South Africa: Government courts civil society ahead of COP17

South Africa: Government courts civil society ahead of COP17

Date: October 4, 2011
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South Africa’s government is in the process of courting civil society ahead of the 17th session of the Conference of Parties of the United Nations Framework in Climate Change to be held in Durban from 29 November to 9 December. The Ministry of International Relations and Cooperation will host a consultative meeting with civil society organisations to provide an opportunity for them to contribute to the exchange of views on the future and impact of the climate regime negotiated in Durban.

Last month the Minister of International Relations and Cooperation, Maite Nkoana Mashabane, reminded delegates at a ‘Consultative Dialogue on Women and Climate Change – preparing for Durban and Beyond’ on how global warming is going to affect the lives of many people around the world.

“Studies have shown that global warming, including the extreme weather conditions that it causes, will have calamitous consequences for millions of people. Global warming is one of the leading causes and greatest contributors to world hunger, malnutrition, exposure to disease, and declining access to water”. Adding that:” Moreover, it poses limitations to adequate housing, spurring the loss of livelihoods as a result of permanent displacement and migration of communities to escape drought or water shortage (for example). Therefore, climate change affects the economic and social rights of countless individuals; this includes their rights to food, health and shelter,” said Mashabane in her keynote address.

The minister said as climate change will inevitably continue to affect humanity; a key priority is safeguarding the human rights of people whose lives are most adversely affected – that is, women!

She added that: “I must, therefore, assure you that as incoming President I will strive to ensure the centrality of women in all global fora to advance the multilateral efforts to address climate change which impacts in a very pernicious manner on women, especially in developing countries. Fundamentally, climate change changes everything we have thus far known about development, with a huge potential of reversing the gains made by women in their emancipation. By shifting the goalposts of planning for sustainable development and distorting these, climate change makes it more difficult to fulfil global undertakings made to address the status of women.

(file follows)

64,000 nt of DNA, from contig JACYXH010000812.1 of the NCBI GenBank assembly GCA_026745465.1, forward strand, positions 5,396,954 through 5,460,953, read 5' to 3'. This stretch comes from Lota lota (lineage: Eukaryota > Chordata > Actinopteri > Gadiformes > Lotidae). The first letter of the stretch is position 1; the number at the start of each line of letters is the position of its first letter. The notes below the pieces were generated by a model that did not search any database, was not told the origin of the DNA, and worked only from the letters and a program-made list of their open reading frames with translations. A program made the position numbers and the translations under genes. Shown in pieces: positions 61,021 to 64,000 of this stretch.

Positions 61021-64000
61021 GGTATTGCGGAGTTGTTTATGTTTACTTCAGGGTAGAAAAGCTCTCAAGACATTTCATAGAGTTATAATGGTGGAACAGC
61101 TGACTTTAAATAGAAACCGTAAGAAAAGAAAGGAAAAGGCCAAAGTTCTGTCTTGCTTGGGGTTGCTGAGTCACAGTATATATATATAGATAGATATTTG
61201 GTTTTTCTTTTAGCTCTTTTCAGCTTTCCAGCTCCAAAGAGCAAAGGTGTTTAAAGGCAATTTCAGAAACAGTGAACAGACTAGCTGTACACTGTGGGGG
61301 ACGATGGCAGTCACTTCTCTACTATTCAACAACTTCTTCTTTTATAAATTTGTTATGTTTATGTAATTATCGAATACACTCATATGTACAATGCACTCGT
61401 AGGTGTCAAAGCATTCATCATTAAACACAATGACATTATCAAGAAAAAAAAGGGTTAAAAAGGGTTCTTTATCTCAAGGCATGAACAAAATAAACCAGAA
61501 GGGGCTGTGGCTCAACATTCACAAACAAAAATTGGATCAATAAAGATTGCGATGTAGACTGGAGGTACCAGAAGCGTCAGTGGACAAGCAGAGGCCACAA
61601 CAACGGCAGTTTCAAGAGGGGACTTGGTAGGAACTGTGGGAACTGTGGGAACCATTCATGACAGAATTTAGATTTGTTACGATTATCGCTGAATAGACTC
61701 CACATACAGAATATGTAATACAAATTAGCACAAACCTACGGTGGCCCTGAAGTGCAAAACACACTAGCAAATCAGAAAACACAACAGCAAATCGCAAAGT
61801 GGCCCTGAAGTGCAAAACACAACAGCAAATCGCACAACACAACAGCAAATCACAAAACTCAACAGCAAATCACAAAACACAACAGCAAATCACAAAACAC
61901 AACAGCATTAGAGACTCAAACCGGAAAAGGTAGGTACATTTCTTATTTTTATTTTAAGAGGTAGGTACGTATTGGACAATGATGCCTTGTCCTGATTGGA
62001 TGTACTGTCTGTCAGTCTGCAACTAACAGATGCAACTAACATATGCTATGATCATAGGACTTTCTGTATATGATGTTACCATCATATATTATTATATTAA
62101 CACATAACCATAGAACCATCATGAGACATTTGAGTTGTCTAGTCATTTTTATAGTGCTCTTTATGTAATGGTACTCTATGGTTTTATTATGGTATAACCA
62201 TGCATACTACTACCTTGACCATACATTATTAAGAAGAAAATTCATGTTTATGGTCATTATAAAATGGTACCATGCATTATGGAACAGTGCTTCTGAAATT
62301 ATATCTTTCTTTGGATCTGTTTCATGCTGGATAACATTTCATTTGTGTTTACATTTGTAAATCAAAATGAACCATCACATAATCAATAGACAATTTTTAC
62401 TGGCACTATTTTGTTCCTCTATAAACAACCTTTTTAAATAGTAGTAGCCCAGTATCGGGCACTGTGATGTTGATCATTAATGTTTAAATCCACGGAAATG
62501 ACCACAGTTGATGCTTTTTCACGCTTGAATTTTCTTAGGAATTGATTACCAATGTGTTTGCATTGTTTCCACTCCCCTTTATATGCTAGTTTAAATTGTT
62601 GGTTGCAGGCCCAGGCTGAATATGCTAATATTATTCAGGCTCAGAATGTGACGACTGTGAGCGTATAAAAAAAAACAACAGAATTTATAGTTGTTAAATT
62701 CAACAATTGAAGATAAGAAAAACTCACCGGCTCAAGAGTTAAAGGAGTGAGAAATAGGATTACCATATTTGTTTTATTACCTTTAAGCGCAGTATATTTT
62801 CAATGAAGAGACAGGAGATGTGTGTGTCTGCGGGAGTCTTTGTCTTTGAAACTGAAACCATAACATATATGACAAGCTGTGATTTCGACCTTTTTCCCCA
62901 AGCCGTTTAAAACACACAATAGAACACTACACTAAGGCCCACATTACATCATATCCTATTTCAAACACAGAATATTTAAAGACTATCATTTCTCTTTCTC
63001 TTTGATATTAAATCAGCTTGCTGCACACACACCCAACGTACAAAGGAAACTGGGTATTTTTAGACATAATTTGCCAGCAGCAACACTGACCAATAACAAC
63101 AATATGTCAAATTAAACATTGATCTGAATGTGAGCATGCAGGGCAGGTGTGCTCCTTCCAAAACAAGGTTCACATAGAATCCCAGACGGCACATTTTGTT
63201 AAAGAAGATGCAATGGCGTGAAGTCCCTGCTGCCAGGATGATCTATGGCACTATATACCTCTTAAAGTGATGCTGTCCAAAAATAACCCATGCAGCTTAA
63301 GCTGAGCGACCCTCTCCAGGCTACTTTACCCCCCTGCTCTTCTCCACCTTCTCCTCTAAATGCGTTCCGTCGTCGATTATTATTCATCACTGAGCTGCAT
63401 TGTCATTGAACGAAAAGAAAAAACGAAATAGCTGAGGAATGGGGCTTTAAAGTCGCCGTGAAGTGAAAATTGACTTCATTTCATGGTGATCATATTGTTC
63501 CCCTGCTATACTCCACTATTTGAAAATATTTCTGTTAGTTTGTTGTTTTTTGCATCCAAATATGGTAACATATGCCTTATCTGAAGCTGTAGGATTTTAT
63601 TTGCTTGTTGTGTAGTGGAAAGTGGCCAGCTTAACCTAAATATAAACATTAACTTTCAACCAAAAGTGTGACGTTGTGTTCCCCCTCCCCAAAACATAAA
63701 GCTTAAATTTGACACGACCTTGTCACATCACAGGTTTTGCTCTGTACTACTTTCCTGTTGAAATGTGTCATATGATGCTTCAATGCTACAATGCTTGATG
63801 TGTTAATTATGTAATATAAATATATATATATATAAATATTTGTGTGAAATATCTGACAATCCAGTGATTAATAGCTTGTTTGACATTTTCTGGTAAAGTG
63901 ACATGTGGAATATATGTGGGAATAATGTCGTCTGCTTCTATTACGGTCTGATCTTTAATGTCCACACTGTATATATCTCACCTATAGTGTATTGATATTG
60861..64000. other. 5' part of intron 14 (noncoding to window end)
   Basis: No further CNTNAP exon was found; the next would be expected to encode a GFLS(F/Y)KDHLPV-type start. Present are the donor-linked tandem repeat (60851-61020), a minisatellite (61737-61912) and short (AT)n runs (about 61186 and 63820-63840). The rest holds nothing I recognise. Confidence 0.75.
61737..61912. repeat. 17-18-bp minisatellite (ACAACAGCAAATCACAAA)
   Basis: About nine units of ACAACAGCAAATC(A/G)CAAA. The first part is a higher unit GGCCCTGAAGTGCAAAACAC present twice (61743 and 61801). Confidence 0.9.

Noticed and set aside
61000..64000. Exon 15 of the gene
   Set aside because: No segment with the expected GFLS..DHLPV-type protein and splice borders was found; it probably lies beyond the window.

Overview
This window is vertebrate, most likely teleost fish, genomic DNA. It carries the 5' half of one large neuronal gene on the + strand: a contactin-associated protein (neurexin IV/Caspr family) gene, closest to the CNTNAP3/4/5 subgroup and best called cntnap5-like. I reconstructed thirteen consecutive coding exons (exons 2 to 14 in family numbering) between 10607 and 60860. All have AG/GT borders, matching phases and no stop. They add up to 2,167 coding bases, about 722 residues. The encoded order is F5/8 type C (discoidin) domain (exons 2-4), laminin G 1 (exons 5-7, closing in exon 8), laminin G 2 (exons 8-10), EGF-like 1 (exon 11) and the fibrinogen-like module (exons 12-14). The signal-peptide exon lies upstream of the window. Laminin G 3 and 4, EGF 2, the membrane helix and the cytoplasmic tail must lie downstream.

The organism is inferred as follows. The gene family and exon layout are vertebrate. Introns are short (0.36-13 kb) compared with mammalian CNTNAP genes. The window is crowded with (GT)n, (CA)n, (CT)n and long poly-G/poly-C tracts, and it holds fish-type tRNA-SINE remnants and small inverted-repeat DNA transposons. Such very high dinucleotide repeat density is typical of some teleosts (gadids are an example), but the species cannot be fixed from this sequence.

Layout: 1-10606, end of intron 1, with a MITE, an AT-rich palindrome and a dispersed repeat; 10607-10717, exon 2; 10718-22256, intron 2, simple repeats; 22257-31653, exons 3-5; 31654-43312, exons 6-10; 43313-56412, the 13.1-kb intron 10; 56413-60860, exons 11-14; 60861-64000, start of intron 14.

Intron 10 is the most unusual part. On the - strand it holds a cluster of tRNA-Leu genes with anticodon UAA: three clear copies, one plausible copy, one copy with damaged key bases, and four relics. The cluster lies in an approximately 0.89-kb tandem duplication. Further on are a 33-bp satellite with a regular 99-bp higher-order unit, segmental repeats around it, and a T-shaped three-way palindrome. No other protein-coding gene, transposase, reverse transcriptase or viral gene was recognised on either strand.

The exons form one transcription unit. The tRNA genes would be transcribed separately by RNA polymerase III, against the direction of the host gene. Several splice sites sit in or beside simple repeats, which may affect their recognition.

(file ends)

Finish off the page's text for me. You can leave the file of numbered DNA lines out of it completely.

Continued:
Women produce up to 80% of the food in the developing world. However, drought and unpredictable rains brought on by climate change will make this work far more precarious. Mashabane said women will have to labour harder and longer to ensure their families have food, fuel, and water.

In the heat and dry season women in many developing countries have to walk further each year to find safe water for drinking and cooking, spending up to eight hours a day on the road. It is known that in Africa, women do 90% of the work of gathering water and food, and children, in particular girls, often share these responsibilities.

Although the UNFCCC does not address gender equality directly, there are numerous global commitments and agreements that make the linkage between gender equality and climate change. Known examples are: The International Conference on Population and Development (1994), the Beijing Declaration and Platform for Action (1995), the World Summit on Sustainable Development (2002), and the 2005 World Summit. All these instruments point to the pivotal role women play in sustainable development.

This year’s Durban climate change conference will run under the theme “Working Together, Saving Tomorrow!”


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